The AI software could help physicians determine whether PCR tests such as these would be necessary.
A Vermont tech company says it has created artificial intelligence software that hospitals can use to rule out whether someone has COVID-19 — simply by analyzing routine blood work.
Artur Adib, founder and CEO of Biocogniv, told Seven Days on Monday that his company's new AI software relies on blood tests often already performed during emergency room visits and would allow hospitals to gauge a patient's COVID status without using up critical testing supplies.
"What this enables hospitals to do is to protect their stash," he said, estimating that they could save up to 70 percent of their PCR kits.
Adib, who founded Biocogniv last year, said his company trained the AI software with a large dataset that included thousands of bloodwork results from both positive and negative COVID-19 patients.
The machine-learning software sifted through the data to find patterns and eventually figured out how to tell the blood results apart, according to Adib. It can now determine whether someone is "very, very unlikely" to have COVID-19 or whether their results are "inconclusive," he said. Physicians can then use these findings to decide whether they need to administer a PCR test.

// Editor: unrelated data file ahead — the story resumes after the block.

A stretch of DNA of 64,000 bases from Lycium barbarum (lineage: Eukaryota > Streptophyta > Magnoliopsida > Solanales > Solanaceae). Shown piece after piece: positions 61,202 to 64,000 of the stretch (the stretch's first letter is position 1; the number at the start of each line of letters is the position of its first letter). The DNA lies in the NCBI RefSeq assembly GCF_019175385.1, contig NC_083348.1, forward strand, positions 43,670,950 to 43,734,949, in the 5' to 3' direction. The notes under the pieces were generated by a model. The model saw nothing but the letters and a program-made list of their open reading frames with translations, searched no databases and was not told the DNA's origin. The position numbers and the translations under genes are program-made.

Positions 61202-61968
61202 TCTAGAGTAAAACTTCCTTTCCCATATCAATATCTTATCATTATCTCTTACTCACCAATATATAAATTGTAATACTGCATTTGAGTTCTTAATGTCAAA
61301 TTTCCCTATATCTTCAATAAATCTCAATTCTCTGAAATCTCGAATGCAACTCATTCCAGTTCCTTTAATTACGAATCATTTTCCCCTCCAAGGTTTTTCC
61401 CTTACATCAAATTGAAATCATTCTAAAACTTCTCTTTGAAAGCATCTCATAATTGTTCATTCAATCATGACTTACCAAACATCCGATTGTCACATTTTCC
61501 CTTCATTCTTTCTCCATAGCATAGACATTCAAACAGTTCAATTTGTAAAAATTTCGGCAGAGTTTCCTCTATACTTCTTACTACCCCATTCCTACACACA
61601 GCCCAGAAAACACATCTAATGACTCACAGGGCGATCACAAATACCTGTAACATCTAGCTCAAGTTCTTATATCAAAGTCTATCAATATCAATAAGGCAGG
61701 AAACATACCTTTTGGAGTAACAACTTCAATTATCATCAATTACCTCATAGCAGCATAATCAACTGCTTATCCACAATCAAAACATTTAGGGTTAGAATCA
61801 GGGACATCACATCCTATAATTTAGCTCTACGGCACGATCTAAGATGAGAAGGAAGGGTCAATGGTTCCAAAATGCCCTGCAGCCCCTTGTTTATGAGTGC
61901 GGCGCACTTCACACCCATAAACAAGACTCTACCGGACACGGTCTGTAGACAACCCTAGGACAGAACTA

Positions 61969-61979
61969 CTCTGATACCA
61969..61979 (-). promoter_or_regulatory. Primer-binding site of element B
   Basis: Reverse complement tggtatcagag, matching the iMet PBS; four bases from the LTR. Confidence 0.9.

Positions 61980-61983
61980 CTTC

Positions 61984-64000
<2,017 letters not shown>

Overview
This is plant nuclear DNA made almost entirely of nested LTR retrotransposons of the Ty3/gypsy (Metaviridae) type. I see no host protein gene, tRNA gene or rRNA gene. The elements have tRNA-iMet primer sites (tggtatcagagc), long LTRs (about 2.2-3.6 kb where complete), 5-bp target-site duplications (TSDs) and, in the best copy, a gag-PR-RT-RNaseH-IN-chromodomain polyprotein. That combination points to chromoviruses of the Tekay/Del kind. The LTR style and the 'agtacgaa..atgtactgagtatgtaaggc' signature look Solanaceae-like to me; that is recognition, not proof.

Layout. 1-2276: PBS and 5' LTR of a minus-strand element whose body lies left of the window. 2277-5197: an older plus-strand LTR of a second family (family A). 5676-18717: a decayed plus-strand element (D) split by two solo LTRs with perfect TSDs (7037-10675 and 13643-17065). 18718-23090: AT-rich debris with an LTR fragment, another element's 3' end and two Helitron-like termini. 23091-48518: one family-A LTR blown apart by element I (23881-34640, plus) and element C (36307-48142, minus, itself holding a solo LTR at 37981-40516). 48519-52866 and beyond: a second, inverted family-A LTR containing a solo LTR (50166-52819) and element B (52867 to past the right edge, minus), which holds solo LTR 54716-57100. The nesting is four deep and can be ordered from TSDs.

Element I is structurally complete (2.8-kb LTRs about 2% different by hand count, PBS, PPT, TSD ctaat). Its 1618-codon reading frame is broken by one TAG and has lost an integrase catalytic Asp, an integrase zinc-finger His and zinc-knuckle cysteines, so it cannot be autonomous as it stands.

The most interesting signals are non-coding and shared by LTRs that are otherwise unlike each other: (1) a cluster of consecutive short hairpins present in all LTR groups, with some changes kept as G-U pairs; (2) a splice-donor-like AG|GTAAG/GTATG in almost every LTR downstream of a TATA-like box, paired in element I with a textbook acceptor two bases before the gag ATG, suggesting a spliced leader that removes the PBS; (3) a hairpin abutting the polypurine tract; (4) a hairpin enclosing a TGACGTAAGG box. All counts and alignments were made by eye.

Adib said the software has a similar accuracy rate to PCR tests, which are considered the gold standard. "What you want in a hospital setting, in an emergency room setting, is a high-sensitivity test — a test that does not give you a whole lot of false negatives," he said. "Our test can do that."
Biocogniv detailed its software's abilities in a recently published paper in the Journal of Medical Internet Research. It is now working with clinical labs that want to develop the software in-house and has applied for an emergency use authorization from the federal Food and Drug Administration with the hopes of selling it to hospitals around the country. Adib said his company did not yet have a set price, but he assured that it was working to come in "well under" the cost of setting up a PCR testing system.
Dr. Tim Plante, a physician and researcher at the University of Vermont Medical Center who helped Biocogniv write its recently published academic paper, called the software an "entirely new tool" in combatting the pandemic.
"These blood tests in the ER come back very quickly and there’s basically no extra time for running this [software]," he said. "It’s like punching numbers into a graphing calculator."
Perhaps even more important, he said, a successful roll out of the software could demonstrate the usefulness of AI technology in health care.
"It’s a groundbreaking application of a groundbreaking technology," he said.